Former deepest anthracite mine in world to be turned into ‘major heritage attraction’ in Dulais Valley
A museum at what was the deepest anthracite mine in the world – known locally as ‘the slaughterhouse’ – will be turned into a “major heritage attraction”, it has been decided.
Neath Port Talbot councillors have opted to retain Cefn Coed Colliery Museum with a view to developing it as a tourism hotspot.
Museum and culture expert Chris Delaney was brought in to look at options for the future of the site with one being to hand back the lease to the Welsh Government/Cadw and another being to use the site for non-heritage purposes.
But his recommended third option, for the council to retain the museum and make it a visitor attraction and gateway to the local area as part of its developing Heritage Strategy, has now been adopted by members of the Education, Skills and Wellbeing Cabinet Board.
Cllr Sian Harris, Cabinet Member for Children and Family Services, who represents Crynant, Onllwyn and Seven Sisters, said: “This museum is of great importance to people in this area – that colliery holds our history.”
The heritage attraction which opened in 1978 is steeped in history, being on the site of what was once the deepest anthracite coal mine in the world. The museum, near Crynant in the Dulais Valley, is currently closed due to health and safety issues requiring more than £1m of remedial building works.
The museum now incorporates the remaining mine buildings including two iconic head frames, the boiler house with the largest collection of steam boilers in the UK and the compressor house with the largest winding engine in Wales.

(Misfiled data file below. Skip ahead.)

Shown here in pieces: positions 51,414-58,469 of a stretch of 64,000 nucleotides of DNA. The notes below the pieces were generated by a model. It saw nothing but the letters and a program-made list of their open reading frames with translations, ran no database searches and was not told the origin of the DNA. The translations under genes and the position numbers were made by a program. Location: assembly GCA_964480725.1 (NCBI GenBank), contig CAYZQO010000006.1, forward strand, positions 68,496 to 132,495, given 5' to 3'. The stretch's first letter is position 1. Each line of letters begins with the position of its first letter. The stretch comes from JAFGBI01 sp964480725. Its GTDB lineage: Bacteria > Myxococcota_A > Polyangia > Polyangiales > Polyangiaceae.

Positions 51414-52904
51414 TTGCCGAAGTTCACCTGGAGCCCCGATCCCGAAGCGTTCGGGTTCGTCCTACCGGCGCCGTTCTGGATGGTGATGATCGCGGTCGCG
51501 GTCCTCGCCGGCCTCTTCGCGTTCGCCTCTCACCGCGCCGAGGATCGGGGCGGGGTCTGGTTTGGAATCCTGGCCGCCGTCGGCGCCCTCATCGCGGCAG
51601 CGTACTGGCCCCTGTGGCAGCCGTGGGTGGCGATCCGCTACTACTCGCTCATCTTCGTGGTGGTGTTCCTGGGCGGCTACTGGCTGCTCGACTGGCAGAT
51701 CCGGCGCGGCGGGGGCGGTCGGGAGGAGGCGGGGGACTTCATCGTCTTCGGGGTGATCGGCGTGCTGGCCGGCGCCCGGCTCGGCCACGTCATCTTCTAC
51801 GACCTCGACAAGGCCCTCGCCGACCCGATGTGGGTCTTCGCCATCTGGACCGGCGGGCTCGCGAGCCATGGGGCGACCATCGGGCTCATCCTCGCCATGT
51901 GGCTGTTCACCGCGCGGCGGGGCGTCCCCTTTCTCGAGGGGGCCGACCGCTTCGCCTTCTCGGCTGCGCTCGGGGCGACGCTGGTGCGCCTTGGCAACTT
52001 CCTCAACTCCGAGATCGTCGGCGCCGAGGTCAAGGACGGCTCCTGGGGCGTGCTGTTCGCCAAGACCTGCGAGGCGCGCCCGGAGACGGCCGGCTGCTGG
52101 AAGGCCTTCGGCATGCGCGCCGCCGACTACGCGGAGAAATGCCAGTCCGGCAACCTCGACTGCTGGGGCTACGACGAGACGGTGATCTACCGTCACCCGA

Cllr Harris added: “There are many people in the local area who would have worked there or who have family who worked at the colliery. It is also a reminder of dangerous times – there were so many accidents there, Cefn Coed was known locally as ‘the slaughterhouse’”.
Cllr Harris paid tribute to staff and to volunteers who had given their time to help at the museum over the years.
Council Leader Cllr Steve Hunt, who also represents Crynant, Onllwyn and Seven Sisters, said: “There are a large number of artifacts here which tell the story of coal and thr communities in this area and they should be displayed proudly. I look forward to seeing the museum develop over the years.”
Mr Delaney, of Chris Delaney and Associates, said as the council progressed its Heritage Strategy with the help of arts consultants Counterculture, grants could be obtained to develop the museum.
He said: “Cefn Coed Colliery is a significant survival from the coal industry in Wales and is worthy of preservation. It is one of a small group, from the hundreds of collieries in Wales, that survive as distinct monuments to the industry and are accessible today as museums.”
He forecast – if sufficient grant funding was available – a possible growth in average annual visitor numbers from 8,432 to 37,870 after five years.
He added: “Museums are services that not only contribute to the preservation of heritage, particularly portable heritage, but also to learning, economic growth, tourism, citizenship, the Welsh Language, community identity, a sense of place but also wellbeing. For a very small annual investment the returns for the community are substantial.”
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